- Giving you an offer. Once we’ve completed our visit and made our calculations, we will give you an offer.
Once you’ve reviewed our offer and have decided to proceed, the next step is to sign our timber harvest contract. At the point of signing, we will pay you 20% of the price we quoted you. You will receive the remaining 80% when we are getting ready to cut. Remember, even though we make two payments, you will have all of the money we promised you before we cut a single tree.
Once you sign the contract, we will start determining when we can schedule you. This process can take anywhere from a week to many months. To give you the best price, we need to stay efficient, and this means moving our equipment in a logical and ordered way. If we happen to be working near your property when you sign the contract, then we could be out in a short time. If we aren’t in your area and don’t have other projects in your area, we may delay the harvest until it makes sense.
Other factors that can delay a harvest include:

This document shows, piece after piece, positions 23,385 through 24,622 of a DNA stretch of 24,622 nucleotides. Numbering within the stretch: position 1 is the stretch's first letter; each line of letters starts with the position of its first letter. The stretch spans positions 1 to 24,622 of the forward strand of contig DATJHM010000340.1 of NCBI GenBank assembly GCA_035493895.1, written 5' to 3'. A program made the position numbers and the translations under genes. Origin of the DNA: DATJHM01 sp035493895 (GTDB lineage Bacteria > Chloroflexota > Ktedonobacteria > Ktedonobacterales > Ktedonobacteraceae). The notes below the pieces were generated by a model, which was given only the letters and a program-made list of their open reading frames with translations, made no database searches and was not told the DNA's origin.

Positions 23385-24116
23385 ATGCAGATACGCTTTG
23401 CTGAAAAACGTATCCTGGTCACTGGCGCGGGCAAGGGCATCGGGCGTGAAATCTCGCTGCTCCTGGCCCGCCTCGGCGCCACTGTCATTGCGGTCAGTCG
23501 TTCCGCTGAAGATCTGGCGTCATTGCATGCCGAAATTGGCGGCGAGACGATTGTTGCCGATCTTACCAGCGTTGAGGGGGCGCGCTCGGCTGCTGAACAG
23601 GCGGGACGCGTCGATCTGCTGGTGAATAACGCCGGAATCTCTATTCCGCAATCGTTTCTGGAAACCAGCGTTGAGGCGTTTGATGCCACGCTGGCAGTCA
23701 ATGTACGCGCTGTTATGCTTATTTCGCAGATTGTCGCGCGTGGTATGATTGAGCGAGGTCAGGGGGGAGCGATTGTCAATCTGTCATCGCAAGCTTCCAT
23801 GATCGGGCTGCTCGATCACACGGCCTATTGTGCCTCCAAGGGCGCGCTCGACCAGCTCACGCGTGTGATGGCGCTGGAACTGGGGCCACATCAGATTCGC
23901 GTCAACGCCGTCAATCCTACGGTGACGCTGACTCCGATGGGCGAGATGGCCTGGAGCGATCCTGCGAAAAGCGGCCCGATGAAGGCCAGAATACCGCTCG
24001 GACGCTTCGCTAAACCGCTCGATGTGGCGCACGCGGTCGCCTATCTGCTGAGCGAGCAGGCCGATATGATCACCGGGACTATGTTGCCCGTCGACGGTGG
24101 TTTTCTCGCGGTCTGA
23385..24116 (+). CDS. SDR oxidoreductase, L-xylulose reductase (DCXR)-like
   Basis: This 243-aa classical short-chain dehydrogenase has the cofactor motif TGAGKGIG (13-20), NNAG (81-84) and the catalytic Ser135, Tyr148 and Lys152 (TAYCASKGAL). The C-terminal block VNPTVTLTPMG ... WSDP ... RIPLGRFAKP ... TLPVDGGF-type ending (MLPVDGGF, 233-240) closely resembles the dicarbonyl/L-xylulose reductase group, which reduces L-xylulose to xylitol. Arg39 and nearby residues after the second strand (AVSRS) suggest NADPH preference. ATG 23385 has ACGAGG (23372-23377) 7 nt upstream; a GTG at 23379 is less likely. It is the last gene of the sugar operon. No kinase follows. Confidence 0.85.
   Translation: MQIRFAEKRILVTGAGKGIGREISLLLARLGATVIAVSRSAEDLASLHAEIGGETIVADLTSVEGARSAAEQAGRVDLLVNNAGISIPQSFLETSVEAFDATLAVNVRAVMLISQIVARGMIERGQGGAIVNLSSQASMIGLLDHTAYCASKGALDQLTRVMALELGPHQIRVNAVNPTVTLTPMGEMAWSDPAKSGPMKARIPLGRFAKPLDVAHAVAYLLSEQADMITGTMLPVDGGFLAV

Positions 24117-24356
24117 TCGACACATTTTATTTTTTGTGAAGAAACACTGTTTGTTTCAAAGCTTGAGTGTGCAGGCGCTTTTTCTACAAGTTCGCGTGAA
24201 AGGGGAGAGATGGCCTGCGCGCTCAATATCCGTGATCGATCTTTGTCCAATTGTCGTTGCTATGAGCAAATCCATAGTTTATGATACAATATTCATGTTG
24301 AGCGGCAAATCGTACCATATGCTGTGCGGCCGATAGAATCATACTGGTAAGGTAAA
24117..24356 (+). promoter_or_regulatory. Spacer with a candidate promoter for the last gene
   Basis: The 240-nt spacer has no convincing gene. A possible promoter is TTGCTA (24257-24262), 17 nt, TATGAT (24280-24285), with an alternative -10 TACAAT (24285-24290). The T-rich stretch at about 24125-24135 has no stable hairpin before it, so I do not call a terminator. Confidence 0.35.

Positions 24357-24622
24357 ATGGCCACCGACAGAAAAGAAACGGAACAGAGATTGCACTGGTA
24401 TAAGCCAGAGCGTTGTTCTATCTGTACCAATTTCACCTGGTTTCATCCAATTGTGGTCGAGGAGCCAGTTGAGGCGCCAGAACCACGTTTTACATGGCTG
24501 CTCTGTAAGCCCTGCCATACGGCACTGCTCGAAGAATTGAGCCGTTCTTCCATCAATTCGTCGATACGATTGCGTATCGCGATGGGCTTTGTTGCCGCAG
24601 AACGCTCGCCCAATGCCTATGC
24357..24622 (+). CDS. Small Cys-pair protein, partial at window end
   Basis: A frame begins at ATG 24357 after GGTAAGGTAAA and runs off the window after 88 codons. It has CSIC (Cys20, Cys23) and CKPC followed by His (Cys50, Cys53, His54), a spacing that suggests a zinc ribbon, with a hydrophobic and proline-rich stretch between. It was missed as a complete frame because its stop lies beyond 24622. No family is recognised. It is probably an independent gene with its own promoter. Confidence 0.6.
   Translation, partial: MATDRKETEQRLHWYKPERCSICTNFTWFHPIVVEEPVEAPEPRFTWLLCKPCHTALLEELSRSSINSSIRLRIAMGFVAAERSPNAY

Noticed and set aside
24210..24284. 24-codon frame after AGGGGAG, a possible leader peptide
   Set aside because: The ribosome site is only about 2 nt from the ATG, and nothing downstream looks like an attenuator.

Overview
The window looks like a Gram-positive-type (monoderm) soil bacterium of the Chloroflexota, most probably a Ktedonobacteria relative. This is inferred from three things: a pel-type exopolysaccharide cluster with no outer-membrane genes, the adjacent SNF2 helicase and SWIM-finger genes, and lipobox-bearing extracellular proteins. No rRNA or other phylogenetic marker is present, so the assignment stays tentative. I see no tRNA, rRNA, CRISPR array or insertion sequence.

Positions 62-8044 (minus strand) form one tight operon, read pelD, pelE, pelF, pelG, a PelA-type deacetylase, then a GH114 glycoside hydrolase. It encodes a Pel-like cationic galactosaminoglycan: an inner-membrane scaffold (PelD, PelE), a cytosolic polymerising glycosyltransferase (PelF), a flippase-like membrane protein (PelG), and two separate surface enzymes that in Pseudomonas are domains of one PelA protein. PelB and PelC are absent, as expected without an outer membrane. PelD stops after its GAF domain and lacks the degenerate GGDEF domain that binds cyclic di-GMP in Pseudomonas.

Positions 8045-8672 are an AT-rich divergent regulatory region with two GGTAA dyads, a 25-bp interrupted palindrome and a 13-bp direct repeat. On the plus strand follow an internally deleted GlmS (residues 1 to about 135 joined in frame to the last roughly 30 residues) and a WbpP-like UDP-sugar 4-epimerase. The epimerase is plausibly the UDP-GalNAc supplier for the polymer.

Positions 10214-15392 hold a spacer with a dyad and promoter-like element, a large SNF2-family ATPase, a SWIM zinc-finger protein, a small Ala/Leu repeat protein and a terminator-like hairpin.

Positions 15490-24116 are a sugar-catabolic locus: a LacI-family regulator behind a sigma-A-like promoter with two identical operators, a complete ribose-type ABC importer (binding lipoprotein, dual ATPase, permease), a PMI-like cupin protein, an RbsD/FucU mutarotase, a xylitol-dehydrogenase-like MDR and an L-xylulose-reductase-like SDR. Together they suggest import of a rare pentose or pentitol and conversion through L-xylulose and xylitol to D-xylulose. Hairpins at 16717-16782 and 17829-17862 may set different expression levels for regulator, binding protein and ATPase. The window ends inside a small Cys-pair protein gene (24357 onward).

- Permits. Some jurisdictions require us to file harvest permits, and some of these jurisdictions are slow on the approval process.
- Seasonal delays. Certain times of year are harder to work in than others, and hunting season is especially challenging (since there are many projects that we can’t do when hunters are active).
- Transit permits. Moving our equipment requires us to file special “wide load” permits, and some of our equipment requires us to coordinate with vehicle escort services.
Before harvest begins, the forester who did the site visit will meet with one of our logging crews. He’ll explain the scope of the work and note special cautions that are required. (Such as protecting the trees we are leaving, being careful of any environmentally sensitive areas, or any other special property needs.)
Cutting the trees down and getting them out safely and efficiently is the job of our logging crews. We have two crews of our own, and we typically keep three contracted crews going as well. We trust all of them and often rely on their hands-on knowledge of logging operations to plan a safe and reasonable harvest.
The crews will arrive with their equipment and begin laying out any skid roads that need to be created. These are paths that they create to drag the logs to the landing area. The landing area is a location that our hauling trucks can get to and that is large enough for our loading operations.